Directed by Sam Hargrave | Written by Joe Russo, based on the graphic novel Ciudad by the Joe and Anthony Russo, Ande Parks, and Fernando León González | 122 min | ▲▲▲△△ | Netflix
The first movie in this franchise arrived at a unique time. It was the spring of 2020. I was in lockdown and had been for a month, long enough to know the pandemic wasn’t going to be over anytime soon and long enough to really miss going to the cinema. Extraction was a welcome action distraction, a deftly directed amalgam of Bourne and Wick with plenty of extended sequences of punching and shooting and driving at high speed knitted together with CGI, channeling every First Person Shooter I’ve ever played — for better and sometimes worse.
The second film arrives at a different time. It’s definitely a little less welcome, but then that’s true of a lot of sequels to satisfying movies. Let’s be honest — wouldn’t we rather see entirely new material from the creative team of a film we enjoyed rather than a straight-ahead sequel? (Don’t answer that.)
Chris Hemsworth’s mercenary, Tyler Rake, a name someone in this movie cleverly remarks is “fun to say,” spends the first act of the sequel recovering from the injuries he sustained in the first one. He goes off to a wintry cabin to enjoy his retirement when Idris Elba shows up looking stylish. He’s got a job for Rake, and it comes from Rake’s ex (Olga Kurylenko).
Cue a getting-in-shape wood-chopping and pull-ups montage that was hokey way back in Rocky IV.
Full credit: for an action movie the picture gives a good amount of time to character development. In this case we get to know a deeply dysfunctional Georgian family, where the mother and two kids are kept in a prison for their own protection, but really it’s because the patriarch is a bad guy — he and his brother are waging a war against other gangsters like them. Turns out Rake’s ex is the sibling of the mother of the kids and she wants her sister, niece and nephew out of there.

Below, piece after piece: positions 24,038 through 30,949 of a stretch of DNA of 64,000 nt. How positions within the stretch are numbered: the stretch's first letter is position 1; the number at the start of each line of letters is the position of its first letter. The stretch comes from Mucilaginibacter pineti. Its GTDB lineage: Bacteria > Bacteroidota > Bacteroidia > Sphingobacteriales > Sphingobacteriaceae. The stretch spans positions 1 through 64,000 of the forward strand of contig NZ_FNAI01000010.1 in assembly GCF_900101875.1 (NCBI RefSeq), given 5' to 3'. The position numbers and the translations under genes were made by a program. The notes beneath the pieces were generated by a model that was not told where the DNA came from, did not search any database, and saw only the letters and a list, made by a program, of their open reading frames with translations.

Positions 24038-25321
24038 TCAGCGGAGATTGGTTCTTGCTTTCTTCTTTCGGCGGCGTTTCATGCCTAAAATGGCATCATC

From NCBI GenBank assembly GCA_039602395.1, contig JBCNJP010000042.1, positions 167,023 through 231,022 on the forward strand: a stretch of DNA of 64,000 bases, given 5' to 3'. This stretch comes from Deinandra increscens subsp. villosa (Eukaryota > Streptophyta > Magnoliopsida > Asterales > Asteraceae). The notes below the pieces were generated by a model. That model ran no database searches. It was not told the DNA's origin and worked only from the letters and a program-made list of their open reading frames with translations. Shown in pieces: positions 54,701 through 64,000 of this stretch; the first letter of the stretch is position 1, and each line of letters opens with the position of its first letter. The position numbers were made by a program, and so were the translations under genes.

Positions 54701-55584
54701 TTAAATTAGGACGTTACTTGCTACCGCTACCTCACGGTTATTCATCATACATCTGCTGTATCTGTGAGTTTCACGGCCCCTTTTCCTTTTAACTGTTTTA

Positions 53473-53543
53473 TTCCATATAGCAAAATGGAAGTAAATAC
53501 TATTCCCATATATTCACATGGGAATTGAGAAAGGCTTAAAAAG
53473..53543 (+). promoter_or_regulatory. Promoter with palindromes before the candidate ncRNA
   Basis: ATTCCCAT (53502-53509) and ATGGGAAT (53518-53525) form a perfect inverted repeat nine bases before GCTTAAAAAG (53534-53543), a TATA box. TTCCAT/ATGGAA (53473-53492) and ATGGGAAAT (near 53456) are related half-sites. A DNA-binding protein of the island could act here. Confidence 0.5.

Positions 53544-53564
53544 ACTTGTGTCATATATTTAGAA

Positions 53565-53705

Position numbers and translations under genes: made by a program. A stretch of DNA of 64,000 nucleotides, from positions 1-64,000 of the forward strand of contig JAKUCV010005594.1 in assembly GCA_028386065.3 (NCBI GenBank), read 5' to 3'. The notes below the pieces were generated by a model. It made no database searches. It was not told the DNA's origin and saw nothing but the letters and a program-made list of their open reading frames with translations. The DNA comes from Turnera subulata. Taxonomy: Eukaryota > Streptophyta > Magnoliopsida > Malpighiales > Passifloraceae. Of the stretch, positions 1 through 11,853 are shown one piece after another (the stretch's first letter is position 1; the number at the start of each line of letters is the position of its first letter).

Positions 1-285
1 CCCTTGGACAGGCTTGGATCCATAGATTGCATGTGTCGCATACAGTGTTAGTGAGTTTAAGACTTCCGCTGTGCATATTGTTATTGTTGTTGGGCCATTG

You know Rake’s going to do it, but the nephew, a teenager named Sandro (Andro Japaridze), has been raised to embrace the anger of his father rather than understand the common sense of his mother.
This is a compelling scenario and a continuation of the themes of the last movie — more tales of toxic fathers and sons. It’s a shame, then, that not much comes from it. Sandro is a liability, but he’s never a genuine threat — someone to be rescued and educated on the proper path, with Rake as a mercenary stepping up as a father figure — while wrestling with the guilt of his own parental issues. It’s a step into melodrama the movie really doesn’t need, but fine.
Extraction II has three major action sequences, but they don’t all soar. The first takes us from the prison and onto a train — it features terrific work from the stunt and camera people, especially on the train, and some seriously dodgy CGI from the post-production crew. I really wished I could’ve watched the first Extraction on the big screen, but I suspect parts of this one on a screen any bigger than my 46″ plasma would look awful.
It doesn’t help that the colour scheme makes the whole segment look like a Call Of Duty clone. The deep debt this series owes to First Person Shooters was evident in the first movie, but I gave it a pass due to the joyously bloody choreography. I’d also argue that the simulated single-shot cinematography gets pretty numbing after awhile, and isn’t nearly as much fun as what Chad Stahelski and his cronies accomplish over on John Wick.
Still, this is largely what the first one was: A solid action distraction. It sure is a hell of a lot better than, say, Bullet Train, to name another recent big-budget action picture.
The one major improvement over the first film is something I specifically asked for: Give Golshifteh Farahani’s Nik more to do, and they absolutely do, along with her brother, Yaz (Adam Bessa). They end up being the best things in the picture, and make the second major action sequence in a Viennese skyscraper a real highlight.